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John Wesley's Explanatory Notes
on the Whole Bible

Search This Resource
 Chapter 4
Chapter 6
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Chapter 5

Chapter Overview

Solomon here discourses of the worship of God, as a remedy against all these vanities, but warns us of vanities therein, verse 1-7.
Directs us to eye God as our judge, verse 8.
Shews the vanity of riches, verse 9-17.
And recommends the chearful use of what God has given us, verse 18-20.

Verse 1
Thy foot - Thy thoughts and affections, by which men go to God and walk with him. To hear - To hearken to and obey God's word. Of fools - Such as wicked men use to offer, who vainly think to please God with their sacrifices without obedience. For - They are not sensible of the great sinfulness of such thoughts.

Verse 2
Rash - Speak not without due consideration. To utter - Either in prayer, or vows. For God - Is a God of infinite majesty, holiness, and knowledge. Thy words - Either in prayer or in vowing.

Verse 3
A dream - When men are oppressed with business in the day, they dream of it in the night. Is known - It discovers the man to be a foolish, and rash, and inconsiderate man. Of words - Either in prayer, or in vowing, by making many rash vows, of which he speaks verse 4,5,6, and then returns to the mention of multitude of dreams and many words, verse 7, which verse may be a comment upon this, and which makes it probable that both that and this verse are to be understood of vows rather than of prayers.

Verse 4
In fools - In perfidious persons, who, when they are in distress, make liberal vows, and when the danger is past, break them.

Verse 6
Thy mouth - By any rash vow. Thy flesh - Thyself, the word flesh being often put for the whole man. The angel - The priest or ministers of holy things. Such persons are often called angels, or, as this Hebrew word is commonly rendered, messengers. And this title seems to be given to the priest here, because the vow made to God, was paid to the priest as one standing and acting in God's name and stead, and it belonged to him, as God's angel or ambassador, to discharge persons from their vows when there was just occasion. It was - I did unadvisedly in making such a vow. Angry - Why wilt thou provoke God to anger at these frivolous excuses? Destroy - Blast all thy labours, and particularly that work or enterprize for the success whereof thou didst make these vows.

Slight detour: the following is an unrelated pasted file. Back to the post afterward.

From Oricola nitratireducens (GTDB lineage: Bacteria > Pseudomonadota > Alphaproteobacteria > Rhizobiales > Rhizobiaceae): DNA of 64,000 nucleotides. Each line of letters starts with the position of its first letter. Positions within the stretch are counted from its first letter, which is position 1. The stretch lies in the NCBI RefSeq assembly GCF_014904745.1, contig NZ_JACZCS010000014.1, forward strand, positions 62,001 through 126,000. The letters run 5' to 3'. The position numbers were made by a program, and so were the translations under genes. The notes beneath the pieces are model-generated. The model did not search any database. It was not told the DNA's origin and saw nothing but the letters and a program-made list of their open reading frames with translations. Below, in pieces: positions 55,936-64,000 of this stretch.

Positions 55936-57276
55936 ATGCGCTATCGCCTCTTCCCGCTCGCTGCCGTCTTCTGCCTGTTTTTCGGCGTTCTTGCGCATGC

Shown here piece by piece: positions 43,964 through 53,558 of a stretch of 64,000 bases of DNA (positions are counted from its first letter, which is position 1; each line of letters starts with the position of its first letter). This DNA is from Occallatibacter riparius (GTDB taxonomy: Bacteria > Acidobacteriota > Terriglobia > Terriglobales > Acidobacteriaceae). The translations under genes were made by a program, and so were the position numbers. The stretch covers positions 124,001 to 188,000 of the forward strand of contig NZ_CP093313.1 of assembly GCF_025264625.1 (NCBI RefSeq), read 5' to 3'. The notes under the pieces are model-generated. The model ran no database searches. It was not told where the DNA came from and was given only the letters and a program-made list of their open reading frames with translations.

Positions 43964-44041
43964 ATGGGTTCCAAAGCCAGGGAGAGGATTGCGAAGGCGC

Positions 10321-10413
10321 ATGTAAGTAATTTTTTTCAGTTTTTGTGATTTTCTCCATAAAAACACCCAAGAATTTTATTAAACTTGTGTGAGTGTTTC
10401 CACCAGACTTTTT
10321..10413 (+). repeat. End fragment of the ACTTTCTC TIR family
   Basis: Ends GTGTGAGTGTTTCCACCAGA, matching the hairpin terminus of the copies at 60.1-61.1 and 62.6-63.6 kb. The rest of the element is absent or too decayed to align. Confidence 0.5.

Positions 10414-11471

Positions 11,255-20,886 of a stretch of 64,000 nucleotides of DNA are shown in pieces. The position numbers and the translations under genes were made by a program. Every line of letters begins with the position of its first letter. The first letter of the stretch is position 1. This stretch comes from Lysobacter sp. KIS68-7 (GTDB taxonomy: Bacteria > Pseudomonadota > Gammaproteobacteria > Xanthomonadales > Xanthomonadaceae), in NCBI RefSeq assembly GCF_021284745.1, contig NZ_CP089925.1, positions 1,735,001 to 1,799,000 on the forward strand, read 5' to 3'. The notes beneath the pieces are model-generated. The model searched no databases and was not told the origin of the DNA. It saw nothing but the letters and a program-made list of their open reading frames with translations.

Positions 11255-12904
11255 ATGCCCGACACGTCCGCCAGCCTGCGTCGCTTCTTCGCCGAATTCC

Verse 7
For - There is a great deal of folly, as in multitude of dreams, which for the most part are vain and insignificant, so also in many words, in making many vows whereby a man is exposed to many snares and temptations. But - Fear the wrath of God, and therefore be sparing in making vows, and just in performing them.

Verse 8
If - Here is an account of another vanity, and a sovereign antidote against it. Marvel not - As if it were inconsistent with God's wisdom, and justice, to suffer such disorders. For - The most high God who is infinitely above the greatest of men. Regardeth - Not like an idle spectator, but a judge, who diligently observes, and will effectually punish them. Higher - God: it is an emphatical repetition of the same thing.

Verse 9
Profit - The fruits of the earth. For all - Necessary and beneficial to all men. The wise man, after some interruption, returns to his former subject, the vanity of riches, one evidence whereof he mentions in this verse, that the poor labourer enjoys the fruits of the earth as well as the greatest monarch. Is served - Is supported by the fruits of the field.

Verse 13
To their hurt - Because they frequently are the occasions both of their present and eternal destruction.

Verse 14
Perish - By some wicked practices, either his own, or of other men. Nothing - In the son's possession after his father's death.

Verse 15
To go - Into the womb of the earth, the common mother of all mankind. Take nothing - This is another vanity. If his estate be neither lost, nor kept to his hurt, yet when he dies he must leave it behind him, and cannot carry one handful of it into another world.

Verse 16
The wind - For riches, which are empty and unsatisfying, uncertain and transitory, which no man can hold or stay in its course, all which are the properties of the wind.

Verse 17
He eateth - He hath no comfort in his estate, but even when he eats, he doth it with anxiety and discontent. And wrath - When he falls sick, and presages his death, he is filled with rage, because he is cut off before he hath accomplished his designs, and because he must leave that wealth and world in which all his hopes and happiness lie.

Verse 18
Good - Good or comfortable to a man's self, and comely or amiable in the eye of other men. His portion - Of worldly goods; he hath a better portion in heaven. This liberty is given him by God, and this is the best advantage, as to this life, which he can make of them.

Verse 19
To take - To use what God hath given him.

Verse 20
Remember - So as to disquiet himself. The days - The troubles; days being put here for evil, or, sad days. Answereth - His desires, in giving him solid joy and comfort.

Copyright Statement
These files are public domain and are a derivative of an electronic edition that is available on the Christian Classics Ethereal Library Website.

Bibliography Information
Wesley, John. "Commentary on Ecclesiastes 5". "John Wesley's Explanatory Notes
on the Whole Bible". <>. 1765.  


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